A man walks into the butcher shop to purchase a side of pork. 
When the butcher inquires about how the customer would like his 
side of pork cut up the man replies, "why all bacon of course".

Knowing the types of cuts you enjoy the most is only helpful to a point, as a side of beef or pork is only going to have so many of each type of cut. The names of cuts can vary depending on geographic location, but in the U.S. a beef is divided up into 10 primal/subprimal cuts, that is to say large sections of meat that are further broken down into retail cuts like steaks and roasts.


Primal cut: Chuck
This primal encompasses the neck, shoulder and part of the upper arm. These muscles do a lot of work and there is a good deal of connective tissue which makes it an excellent choice for braising and slow cooking.
What are my options: steaks, roasts (sometimes called arm roasts), stew meat or ground beef
Hidden gem: Flat iron steaks (also known as a boneless top blade among many other names)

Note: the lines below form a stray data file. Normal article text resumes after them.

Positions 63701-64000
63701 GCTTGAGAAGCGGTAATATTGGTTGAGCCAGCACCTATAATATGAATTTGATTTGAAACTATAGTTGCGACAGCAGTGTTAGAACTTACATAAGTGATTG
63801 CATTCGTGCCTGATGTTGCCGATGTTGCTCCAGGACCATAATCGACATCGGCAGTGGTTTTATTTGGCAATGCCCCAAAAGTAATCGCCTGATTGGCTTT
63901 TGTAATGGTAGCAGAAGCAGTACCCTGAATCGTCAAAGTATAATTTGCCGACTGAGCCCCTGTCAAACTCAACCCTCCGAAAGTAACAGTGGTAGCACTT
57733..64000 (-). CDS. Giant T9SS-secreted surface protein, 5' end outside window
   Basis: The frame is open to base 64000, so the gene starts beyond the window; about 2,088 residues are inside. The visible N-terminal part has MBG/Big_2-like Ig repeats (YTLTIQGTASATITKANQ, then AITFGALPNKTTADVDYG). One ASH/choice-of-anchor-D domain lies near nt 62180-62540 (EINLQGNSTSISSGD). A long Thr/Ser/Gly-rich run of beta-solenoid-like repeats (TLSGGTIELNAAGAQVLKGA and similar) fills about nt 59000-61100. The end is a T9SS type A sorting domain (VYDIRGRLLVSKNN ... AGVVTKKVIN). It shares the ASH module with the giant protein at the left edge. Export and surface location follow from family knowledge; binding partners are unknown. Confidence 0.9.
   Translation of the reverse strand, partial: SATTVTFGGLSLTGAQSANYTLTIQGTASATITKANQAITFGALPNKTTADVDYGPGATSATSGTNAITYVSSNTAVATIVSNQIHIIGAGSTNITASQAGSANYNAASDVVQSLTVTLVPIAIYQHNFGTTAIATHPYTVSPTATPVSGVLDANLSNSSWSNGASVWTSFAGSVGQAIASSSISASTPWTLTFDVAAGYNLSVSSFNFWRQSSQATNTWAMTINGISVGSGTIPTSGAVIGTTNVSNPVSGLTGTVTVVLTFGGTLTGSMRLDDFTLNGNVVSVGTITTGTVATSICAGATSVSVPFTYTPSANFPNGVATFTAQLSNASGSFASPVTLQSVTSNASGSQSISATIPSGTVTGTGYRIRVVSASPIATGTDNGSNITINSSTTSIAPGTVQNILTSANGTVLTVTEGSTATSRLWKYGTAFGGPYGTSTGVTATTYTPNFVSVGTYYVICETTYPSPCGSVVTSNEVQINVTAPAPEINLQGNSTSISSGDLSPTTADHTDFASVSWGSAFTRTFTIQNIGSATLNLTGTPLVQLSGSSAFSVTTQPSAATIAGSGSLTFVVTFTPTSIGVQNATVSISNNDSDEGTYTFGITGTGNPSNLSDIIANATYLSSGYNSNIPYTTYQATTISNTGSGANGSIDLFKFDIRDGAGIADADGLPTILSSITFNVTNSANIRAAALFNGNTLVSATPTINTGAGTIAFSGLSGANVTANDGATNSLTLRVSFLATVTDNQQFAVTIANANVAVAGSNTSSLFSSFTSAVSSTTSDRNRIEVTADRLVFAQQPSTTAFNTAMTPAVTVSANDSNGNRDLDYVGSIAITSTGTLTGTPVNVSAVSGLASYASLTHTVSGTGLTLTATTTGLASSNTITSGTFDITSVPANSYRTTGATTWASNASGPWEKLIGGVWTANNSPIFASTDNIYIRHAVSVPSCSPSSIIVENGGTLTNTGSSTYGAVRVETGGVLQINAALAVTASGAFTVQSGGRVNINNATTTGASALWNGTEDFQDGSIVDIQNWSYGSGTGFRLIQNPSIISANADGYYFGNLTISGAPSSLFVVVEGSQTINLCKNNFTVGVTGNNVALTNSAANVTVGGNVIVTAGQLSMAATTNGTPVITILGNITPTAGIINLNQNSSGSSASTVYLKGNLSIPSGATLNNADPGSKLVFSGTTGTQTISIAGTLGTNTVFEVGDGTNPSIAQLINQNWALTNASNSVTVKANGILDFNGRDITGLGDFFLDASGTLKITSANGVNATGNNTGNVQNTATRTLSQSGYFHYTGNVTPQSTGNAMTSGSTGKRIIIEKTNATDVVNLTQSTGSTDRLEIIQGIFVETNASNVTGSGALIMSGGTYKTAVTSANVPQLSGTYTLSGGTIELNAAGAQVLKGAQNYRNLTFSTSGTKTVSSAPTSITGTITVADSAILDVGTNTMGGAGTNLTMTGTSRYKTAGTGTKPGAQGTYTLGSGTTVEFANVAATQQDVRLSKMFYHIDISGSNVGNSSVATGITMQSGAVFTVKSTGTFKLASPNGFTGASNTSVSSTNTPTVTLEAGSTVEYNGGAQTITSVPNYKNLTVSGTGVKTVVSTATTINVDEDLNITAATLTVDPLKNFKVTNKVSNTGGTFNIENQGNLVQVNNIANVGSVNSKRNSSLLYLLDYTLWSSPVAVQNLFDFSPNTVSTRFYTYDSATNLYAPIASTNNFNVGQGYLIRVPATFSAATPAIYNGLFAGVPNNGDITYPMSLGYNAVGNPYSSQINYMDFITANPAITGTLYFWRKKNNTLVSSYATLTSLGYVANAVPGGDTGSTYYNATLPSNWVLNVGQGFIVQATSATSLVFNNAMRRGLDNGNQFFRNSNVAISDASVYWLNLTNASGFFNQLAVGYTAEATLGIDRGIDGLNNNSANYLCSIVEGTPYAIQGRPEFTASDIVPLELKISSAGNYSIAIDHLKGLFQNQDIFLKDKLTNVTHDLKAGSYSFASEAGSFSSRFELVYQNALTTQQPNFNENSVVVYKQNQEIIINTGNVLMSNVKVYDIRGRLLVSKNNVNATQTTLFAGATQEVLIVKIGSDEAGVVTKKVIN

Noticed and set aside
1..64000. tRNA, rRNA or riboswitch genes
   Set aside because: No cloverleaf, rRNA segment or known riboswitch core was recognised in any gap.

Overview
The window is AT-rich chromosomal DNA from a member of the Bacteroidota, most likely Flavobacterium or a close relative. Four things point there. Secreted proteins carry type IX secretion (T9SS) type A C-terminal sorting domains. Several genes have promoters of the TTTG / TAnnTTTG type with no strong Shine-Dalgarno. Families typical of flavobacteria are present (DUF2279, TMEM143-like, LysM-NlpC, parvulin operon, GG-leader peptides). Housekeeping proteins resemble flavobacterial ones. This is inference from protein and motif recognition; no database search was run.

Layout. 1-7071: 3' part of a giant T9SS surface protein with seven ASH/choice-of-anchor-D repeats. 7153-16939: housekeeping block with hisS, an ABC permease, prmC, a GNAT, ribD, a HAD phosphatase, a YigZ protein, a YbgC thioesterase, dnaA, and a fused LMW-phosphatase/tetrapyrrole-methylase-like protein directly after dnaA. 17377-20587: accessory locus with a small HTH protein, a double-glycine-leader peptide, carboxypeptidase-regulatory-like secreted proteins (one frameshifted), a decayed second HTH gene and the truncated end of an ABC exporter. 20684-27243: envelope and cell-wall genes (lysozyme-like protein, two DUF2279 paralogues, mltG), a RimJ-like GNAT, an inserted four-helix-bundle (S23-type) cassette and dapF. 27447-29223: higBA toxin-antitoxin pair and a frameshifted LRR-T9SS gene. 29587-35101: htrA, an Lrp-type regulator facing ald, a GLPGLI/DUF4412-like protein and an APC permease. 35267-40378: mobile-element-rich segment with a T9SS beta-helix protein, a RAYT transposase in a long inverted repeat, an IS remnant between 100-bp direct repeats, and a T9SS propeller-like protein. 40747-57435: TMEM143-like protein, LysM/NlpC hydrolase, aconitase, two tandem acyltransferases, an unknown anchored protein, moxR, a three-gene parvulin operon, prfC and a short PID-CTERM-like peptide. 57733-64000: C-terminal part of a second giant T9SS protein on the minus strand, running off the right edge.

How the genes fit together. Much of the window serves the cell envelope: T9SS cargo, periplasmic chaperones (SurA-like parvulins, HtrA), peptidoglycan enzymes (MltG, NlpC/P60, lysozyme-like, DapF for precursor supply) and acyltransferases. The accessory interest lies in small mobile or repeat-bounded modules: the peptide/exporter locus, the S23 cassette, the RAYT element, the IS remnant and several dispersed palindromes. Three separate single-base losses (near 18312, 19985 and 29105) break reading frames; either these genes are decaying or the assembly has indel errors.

Primal cut: Brisket

This primal from the chest of the beef is very tough and must be cooked long and slow. The brisket is used in corned beef and barbeque brisket but can be cooked as a plain ole pot roast. Some butchers I have worked with will automatically grind the brisket unless you specifically request it.
What are my options: Roast or grind

Primal cut: Rib

This primal is one of the more tender sections of beef. Located along the ribs, this is the source of a standing rib roast (also called a "prime rib" though technically that term refers to a grade of beef not a specific cut. The term is so common though that the butcher will understand).